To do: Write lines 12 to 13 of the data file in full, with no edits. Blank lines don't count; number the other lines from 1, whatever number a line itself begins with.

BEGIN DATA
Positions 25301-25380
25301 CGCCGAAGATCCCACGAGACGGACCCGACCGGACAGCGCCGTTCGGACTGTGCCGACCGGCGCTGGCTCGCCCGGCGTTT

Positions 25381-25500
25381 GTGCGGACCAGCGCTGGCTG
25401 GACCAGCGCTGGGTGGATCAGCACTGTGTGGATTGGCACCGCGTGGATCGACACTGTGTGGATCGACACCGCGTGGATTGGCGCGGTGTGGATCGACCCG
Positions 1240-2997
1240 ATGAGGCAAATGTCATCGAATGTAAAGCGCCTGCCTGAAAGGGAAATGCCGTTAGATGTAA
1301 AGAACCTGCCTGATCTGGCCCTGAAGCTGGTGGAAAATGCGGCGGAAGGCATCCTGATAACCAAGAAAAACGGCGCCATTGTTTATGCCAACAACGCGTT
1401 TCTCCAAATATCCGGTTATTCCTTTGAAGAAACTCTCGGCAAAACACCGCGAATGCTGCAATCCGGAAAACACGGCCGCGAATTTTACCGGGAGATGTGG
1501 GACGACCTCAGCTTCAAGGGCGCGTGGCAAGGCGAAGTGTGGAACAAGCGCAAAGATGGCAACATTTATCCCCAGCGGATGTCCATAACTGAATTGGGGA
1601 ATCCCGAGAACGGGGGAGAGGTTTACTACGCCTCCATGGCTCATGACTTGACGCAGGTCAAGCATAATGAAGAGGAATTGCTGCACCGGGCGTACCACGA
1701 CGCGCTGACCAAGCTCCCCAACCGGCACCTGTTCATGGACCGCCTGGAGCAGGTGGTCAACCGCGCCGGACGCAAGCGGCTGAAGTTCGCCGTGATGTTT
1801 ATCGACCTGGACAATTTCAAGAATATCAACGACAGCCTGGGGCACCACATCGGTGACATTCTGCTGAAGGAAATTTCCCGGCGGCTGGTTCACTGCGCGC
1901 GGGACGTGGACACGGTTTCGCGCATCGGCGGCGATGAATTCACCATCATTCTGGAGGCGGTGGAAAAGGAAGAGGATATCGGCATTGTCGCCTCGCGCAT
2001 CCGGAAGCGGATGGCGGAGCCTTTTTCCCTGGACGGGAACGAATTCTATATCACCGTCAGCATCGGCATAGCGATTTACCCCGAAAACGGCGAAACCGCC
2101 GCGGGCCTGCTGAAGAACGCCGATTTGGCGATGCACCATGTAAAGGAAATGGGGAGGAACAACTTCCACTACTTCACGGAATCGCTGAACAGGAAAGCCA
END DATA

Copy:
1701 CGCGCTGACCAAGCTCCCCAACCGGCACCTGTTCATGGACCGCCTGGAGCAGGTGGTCAACCGCGCCGGACGCAAGCGGCTGAAGTTCGCCGTGATGTTT
1801 ATCGACCTGGACAATTTCAAGAATATCAACGACAGCCTGGGGCACCACATCGGTGACATTCTGCTGAAGGAAATTTCCCGGCGGCTGGTTCACTGCGCGC